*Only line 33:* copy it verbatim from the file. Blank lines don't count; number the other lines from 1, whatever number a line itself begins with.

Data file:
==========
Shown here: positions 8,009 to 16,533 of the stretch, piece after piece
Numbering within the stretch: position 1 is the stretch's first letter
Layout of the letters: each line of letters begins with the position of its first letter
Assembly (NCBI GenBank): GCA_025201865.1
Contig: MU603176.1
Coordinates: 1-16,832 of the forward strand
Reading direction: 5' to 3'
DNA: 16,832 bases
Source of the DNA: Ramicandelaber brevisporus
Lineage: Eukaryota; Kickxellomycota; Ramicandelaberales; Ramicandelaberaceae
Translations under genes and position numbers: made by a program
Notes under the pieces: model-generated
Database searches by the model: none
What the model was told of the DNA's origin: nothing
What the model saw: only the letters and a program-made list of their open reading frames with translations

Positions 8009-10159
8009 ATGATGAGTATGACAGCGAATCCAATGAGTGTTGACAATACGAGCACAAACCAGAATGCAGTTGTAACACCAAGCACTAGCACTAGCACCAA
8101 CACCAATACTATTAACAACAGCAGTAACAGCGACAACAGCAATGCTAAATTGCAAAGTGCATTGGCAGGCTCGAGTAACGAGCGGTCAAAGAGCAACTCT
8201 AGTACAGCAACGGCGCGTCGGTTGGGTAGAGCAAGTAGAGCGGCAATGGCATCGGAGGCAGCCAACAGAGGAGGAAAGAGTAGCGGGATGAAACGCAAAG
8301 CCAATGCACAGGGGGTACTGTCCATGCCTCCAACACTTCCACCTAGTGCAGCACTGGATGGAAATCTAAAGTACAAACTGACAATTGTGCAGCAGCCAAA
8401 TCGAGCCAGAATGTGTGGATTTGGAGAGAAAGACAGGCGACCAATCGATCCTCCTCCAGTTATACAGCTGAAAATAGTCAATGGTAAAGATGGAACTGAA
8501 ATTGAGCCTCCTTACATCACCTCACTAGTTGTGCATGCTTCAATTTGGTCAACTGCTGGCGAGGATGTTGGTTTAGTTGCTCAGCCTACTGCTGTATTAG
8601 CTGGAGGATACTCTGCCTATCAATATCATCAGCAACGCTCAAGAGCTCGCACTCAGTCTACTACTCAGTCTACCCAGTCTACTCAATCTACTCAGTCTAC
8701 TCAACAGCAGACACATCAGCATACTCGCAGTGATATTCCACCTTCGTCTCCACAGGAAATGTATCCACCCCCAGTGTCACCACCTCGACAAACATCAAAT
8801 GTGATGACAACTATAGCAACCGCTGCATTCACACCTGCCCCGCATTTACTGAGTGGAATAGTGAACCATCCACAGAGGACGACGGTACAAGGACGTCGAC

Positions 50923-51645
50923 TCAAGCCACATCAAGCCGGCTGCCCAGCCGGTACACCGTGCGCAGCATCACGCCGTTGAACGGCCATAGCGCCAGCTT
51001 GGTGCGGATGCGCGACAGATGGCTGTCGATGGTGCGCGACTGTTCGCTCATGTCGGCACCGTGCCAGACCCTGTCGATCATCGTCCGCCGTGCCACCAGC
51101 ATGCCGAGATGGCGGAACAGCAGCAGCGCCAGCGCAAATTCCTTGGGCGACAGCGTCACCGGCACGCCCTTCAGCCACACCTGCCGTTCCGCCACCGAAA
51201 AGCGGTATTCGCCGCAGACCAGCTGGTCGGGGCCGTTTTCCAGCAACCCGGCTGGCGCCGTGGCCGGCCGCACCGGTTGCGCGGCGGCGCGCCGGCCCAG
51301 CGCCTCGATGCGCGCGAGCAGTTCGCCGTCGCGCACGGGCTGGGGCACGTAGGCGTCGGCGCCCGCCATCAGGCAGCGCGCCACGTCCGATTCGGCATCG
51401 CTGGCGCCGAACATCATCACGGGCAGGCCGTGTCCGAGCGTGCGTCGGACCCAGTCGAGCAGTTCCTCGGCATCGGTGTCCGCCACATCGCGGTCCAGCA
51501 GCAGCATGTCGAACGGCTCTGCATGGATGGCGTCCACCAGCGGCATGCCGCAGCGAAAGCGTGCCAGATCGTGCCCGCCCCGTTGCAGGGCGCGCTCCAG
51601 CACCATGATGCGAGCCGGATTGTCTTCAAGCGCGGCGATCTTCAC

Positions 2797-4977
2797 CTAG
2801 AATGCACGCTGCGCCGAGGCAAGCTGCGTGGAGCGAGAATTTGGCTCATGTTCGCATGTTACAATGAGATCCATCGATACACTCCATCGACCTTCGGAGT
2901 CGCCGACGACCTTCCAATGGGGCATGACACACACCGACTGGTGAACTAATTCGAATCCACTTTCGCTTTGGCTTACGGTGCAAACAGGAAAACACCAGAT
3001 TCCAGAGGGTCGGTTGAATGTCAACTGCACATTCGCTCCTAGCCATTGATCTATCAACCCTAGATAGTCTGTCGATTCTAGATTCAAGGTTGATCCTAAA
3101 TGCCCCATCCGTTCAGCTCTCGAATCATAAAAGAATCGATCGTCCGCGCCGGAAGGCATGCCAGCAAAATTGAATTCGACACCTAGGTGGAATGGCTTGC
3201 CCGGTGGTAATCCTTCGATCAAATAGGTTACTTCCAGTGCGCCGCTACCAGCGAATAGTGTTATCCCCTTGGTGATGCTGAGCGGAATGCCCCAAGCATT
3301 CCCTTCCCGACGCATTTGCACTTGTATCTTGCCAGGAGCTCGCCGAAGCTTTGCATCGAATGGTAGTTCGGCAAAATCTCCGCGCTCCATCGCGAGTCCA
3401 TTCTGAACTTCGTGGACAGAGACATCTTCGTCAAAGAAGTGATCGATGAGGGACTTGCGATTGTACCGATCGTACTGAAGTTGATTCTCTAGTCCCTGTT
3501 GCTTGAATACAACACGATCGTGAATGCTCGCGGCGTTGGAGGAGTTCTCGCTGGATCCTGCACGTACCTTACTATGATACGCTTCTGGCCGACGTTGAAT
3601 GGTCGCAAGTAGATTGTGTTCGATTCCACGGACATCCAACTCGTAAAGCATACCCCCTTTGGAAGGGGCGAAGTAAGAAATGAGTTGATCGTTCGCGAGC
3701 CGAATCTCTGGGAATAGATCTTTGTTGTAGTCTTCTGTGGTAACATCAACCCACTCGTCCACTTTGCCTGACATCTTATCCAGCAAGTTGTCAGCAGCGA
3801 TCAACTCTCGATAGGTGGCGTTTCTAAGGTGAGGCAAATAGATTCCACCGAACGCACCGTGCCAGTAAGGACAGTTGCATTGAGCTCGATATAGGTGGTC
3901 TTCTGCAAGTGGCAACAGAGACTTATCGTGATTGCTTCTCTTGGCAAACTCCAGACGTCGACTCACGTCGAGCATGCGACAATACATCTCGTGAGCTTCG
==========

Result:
51501 GCAGCATGTCGAACGGCTCTGCATGGATGGCGTCCACCAGCGGCATGCCGCAGCGAAAGCGTGCCAGATCGTGCCCGCCCCGTTGCAGGGCGCGCTCCAG